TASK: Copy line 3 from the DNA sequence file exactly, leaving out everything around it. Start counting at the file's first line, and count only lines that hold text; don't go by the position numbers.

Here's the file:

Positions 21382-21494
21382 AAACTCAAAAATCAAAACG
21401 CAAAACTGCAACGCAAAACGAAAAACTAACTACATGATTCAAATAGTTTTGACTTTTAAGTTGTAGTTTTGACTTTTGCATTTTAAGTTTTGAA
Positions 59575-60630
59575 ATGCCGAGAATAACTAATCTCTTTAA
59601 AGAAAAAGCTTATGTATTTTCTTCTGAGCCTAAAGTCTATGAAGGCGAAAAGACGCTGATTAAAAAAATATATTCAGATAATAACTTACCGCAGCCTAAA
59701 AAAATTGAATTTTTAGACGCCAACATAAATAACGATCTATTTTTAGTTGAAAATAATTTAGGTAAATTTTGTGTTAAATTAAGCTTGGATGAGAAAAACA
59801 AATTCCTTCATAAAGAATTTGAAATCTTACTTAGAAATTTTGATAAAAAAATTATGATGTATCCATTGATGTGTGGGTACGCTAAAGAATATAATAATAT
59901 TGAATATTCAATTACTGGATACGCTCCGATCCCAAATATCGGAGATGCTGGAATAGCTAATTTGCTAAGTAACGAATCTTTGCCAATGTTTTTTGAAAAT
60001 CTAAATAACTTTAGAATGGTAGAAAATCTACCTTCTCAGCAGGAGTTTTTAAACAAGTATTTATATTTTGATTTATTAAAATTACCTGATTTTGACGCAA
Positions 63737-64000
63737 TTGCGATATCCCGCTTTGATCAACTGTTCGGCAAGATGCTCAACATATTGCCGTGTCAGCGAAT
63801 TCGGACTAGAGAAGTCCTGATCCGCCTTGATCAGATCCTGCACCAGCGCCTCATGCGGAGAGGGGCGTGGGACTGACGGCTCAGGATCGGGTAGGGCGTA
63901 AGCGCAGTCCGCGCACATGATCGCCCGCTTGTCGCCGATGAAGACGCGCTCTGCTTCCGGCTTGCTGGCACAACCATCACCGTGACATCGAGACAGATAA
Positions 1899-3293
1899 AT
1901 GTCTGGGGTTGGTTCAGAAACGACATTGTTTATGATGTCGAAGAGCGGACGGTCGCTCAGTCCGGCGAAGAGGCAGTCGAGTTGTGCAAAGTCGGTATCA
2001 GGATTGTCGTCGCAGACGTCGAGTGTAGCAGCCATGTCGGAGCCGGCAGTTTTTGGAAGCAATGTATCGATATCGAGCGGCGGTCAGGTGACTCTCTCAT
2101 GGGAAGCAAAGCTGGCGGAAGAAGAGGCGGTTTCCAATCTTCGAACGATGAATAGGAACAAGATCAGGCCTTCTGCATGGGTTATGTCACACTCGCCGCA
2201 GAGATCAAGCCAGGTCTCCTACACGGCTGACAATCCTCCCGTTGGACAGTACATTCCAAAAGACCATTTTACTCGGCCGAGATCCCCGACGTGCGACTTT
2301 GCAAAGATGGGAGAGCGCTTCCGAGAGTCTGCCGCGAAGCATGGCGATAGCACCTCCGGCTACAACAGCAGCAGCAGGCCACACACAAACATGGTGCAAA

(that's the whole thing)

21401 CAAAACTGCAACGCAAAACGAAAAACTAACTACATGATTCAAATAGTTTTGACTTTTAAGTTGTAGTTTTGACTTTTGCATTTTAAGTTTTGAA